Gothmolly (148874) | about three weeks ago | (#47360311)

Some would. I don't own an iphone, I don't care about iphones, they're just smartphones, like any other. If it had some radical new technology like built in satellite or a teleporter, I'd care, but if Apple craps out another shiny brushed aluminum thing and Slashdot wanks all over it, it's a slashvertisement.

More advertising! (1)

Anonymous Coward | about three weeks ago | (#47360013)

I see what you mean, though I think it might be a case of poor writing rather than a true paid advertisement.

The summary does read like a product launch advertisement from the manufacturer. The word "Samsung" is used seven times in six sentences, the last sounding more like hyperbole than fact.

"..Samsung's innovation is leading the pack!"

Re:More advertising! (0)

Anonymous Coward | about three weeks ago | (#47360319)

But this is an upcoming 3D chip era.
3D chips have been rarely used, or have been left to experimental tests.

This, along with 3D RAM that is being experimented with just now is going to improve a lot.
I think uh, AMD was it, or Nvidia, are going to be putting some of this in to one of their future GPUs next year or something.
I can only remember some pictures of it, and it looked neat as hell.

Now all we need is 3D processors and we are golden.
We just need to deal with cooling in that regard. And that involves killing off x86 once and for all. Not really, they will just try bastardizing it even more and making things more expensive instead of admitting how much of a failure the architecture is because they have too much invested in it. It is sort of like companies refusing to accept their products poison and kill, such as tobacco, or those companies that try force knowingly bad HFCS in to food and drink because it is cheaper. Fructose imbalance is horrifically bad for the body. (wrt other sugars. )

In all honesty though, 3D CPUs aren't even needed.
Literally nothing of worth uses even a decent i5. Not even games.
It will be a while before the CPU processing crunch comes back again. Probably at least 10-15 years.
i7-tier will hold us out for at least 5-7 of those years.

Re:More advertising! (0)

Anonymous Coward | about three weeks ago | (#47360779)

HDD fan... 8 o ]

Would you prefer.. (1)

thegarbz (1787294) | about three weeks ago | (#47365817)

The summary even sounds as though it was written by a professional ad copy writer. Gimme a break, Dicedot!

Would you prefer a summary written by a primary school kid like the normal quality of work we get from Slashdot?

Of note is that while the summary may read like an advertisement the article most certainly does not. There's excellent pictures of what a 3D process looks like that I haven't seen before. Furthermore as a nerd the emergence and the general application of 3D silicon is most interesting news. Yes it's read like an advertisement but there's a lot of meat in this that makes it newsworthy and interesting.

But I guess we should ban every post that talks about every product right, because even an article on yet another unpatched windows bug is nothing but an advert for Linux.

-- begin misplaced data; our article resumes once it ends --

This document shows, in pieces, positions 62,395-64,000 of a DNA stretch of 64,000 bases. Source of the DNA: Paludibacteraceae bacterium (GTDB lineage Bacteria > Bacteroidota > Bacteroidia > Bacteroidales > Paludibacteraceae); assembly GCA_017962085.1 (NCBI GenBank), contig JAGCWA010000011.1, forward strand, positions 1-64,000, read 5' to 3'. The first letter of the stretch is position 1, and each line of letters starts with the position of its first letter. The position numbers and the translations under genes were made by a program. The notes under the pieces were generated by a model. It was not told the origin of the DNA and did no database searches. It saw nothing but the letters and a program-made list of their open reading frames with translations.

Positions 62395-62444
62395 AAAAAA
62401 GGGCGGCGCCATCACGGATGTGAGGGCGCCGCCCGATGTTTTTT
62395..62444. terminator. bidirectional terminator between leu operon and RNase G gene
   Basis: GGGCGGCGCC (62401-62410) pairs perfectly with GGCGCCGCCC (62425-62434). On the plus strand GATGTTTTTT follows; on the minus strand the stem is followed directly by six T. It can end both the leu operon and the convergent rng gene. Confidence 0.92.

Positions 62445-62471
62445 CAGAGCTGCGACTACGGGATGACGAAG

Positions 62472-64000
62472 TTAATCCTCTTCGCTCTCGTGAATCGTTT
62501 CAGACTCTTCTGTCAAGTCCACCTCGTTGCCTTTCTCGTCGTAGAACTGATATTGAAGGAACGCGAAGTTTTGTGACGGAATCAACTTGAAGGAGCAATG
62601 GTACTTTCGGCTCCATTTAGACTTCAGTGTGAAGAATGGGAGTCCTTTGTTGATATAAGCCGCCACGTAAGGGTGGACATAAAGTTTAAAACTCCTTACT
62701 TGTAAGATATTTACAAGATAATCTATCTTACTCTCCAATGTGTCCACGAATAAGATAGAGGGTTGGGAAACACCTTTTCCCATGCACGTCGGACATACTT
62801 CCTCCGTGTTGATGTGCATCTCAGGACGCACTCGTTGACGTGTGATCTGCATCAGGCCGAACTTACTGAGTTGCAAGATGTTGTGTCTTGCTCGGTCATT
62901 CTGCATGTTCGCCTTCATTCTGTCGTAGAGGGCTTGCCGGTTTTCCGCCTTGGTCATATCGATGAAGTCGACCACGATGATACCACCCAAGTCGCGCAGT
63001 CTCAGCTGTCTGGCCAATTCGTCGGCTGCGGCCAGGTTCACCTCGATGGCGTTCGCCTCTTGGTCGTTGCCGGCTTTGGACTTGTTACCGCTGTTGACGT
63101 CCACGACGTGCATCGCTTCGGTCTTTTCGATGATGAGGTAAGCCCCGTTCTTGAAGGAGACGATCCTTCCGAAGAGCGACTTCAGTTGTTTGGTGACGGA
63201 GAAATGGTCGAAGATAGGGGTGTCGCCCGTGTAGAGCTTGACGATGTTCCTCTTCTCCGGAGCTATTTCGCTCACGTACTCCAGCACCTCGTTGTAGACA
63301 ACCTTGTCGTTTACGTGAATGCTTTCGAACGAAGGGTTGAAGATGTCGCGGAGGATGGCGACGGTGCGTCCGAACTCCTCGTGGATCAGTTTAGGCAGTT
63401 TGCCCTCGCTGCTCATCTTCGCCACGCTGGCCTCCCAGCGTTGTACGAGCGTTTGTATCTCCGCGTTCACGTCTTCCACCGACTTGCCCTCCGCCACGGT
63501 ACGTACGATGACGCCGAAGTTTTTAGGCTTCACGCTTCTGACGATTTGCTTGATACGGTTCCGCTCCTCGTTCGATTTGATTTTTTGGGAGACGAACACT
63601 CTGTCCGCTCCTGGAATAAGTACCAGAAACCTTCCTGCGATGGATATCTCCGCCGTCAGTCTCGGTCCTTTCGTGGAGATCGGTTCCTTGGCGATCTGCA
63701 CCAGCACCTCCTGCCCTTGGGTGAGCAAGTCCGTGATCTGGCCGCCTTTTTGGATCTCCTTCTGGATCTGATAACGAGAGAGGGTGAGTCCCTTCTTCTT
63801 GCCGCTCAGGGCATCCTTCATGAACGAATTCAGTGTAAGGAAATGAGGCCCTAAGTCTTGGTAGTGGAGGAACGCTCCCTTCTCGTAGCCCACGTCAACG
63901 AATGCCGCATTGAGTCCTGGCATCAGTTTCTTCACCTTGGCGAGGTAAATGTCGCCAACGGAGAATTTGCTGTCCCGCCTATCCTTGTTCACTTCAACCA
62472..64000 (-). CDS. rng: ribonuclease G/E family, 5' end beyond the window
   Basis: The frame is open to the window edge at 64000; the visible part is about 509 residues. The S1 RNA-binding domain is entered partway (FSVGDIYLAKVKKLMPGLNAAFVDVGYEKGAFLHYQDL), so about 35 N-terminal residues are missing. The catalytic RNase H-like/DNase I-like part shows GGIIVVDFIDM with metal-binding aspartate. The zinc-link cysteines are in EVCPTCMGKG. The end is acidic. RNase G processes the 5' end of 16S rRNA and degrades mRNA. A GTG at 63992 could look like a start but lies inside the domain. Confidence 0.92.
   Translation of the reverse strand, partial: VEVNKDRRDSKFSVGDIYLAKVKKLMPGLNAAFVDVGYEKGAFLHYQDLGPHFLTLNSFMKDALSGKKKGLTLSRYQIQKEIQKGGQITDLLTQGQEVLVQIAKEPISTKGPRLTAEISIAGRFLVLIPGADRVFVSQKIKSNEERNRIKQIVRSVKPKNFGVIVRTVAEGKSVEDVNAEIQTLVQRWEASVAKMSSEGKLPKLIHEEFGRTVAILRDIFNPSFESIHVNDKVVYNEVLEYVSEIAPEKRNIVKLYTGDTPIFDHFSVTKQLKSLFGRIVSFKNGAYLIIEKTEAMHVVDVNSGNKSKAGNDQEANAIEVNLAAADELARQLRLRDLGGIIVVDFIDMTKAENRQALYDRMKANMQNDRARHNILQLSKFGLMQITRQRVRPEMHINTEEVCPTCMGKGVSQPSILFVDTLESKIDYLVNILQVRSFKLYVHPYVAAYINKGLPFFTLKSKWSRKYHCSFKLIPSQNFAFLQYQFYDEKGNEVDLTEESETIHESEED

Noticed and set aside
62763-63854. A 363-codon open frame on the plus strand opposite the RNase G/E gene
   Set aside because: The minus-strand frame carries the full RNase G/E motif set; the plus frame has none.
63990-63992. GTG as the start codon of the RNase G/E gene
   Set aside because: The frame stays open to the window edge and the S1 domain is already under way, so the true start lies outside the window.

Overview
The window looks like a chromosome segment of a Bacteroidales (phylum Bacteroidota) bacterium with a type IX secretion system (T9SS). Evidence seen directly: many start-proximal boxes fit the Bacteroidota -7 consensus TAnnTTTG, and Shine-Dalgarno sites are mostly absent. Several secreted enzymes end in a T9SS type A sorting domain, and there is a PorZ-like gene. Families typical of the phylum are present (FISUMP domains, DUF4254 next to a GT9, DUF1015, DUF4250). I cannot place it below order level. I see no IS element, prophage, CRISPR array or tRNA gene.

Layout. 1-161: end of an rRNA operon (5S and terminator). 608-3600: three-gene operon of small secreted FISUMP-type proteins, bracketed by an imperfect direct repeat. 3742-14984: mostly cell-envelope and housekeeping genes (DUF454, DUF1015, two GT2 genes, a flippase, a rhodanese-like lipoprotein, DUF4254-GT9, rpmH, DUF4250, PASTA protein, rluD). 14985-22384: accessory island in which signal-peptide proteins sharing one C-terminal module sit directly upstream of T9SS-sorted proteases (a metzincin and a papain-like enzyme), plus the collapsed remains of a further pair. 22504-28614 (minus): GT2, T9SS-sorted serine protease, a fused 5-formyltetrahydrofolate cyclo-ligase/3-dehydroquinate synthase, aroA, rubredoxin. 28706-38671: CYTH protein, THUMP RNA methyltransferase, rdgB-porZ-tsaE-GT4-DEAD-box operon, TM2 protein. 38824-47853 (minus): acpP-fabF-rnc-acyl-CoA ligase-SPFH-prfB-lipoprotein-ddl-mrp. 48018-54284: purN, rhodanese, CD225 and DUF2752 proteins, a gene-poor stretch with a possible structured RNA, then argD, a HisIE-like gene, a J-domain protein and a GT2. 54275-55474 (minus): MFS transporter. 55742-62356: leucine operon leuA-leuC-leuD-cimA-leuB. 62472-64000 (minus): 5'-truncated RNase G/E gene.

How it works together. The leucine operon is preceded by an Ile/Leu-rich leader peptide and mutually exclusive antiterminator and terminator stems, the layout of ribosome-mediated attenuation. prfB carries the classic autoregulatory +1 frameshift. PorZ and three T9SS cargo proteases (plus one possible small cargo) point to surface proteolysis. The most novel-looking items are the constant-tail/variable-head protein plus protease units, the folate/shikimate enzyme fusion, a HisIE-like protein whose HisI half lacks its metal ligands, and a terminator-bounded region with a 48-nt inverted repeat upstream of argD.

- This post bought and paid for by the Linux appreciation foundation.

Re:More advertising! (1)

Tough Love (215404) | about three weeks ago | (#47366169)

Man, this has to be the most blatant Slashvertisement I've ever read.

Disagree. 3D semiconductor tech landing in mass market products is still big news.

I don't actually mind: Why? (0)

Anonymous Coward | about three weeks ago | (#47366337)

Thought about moving to FLASH RAM SSD (from a WD Velociraptor 8mb buffered 10k rpm HDD driven off a Promise 128mb ECC RAM caching RAID controller - & relegating it to a BACKUP device only).

I've been using SSD's probably way, Way, WAY before most folks albeit in a:

A.) Gigabyte IRAM 4gb DDR-2 SATA II bus based "True" solid-state ramdisk board

&

B.) Before that (early 2000's) a CENATEK "RocketDrive" (based on PCI-133 SDRAM + PCI bus)

I apply 'em in the following tasks (to compliment my HDD setup above):

1.) Pagefile.sys placement
2.) %temp% & %tmp% location (both OS & apps)
3.) Print spooler location
4.) Browser cache location
5.) %comspec% location
6.) OS & App level logs (EventLogs + App Logs)
7.) I place my hosts file on it via redirecting it's reference by the OS in the registry (for performance AND security):

HKLM\system\CurrentControlSet\services\Tcpip\Parameters

(Specifically altering the "DataBasePath" parameter there which also acts more-or-less like a *NIX shadow password system too!)

* All of which lessen the amount of work my "main" OS & programs slower mechanical hard disk has to do, "speeding it up" by lessening its workload, fragmentation, + speeds up access/seek latency & longevity for tasks (per list above).

Before THOSE hardware-based solutions I used ramdrive softwares (writing one based off the MS DDK template + a GUI front-end & later doing work for EEC Systems/SuperSpeed.com improving its performance by up to 40%. Did well on applying it @ MS Tech Ed 2000-2002 as a FINALIST in the hardest category there - SQLServer Performance Enhancement).

I've waited out the "newtech" in FLASH based SSD's & I've seen 'em improve a LOT - on 3 items: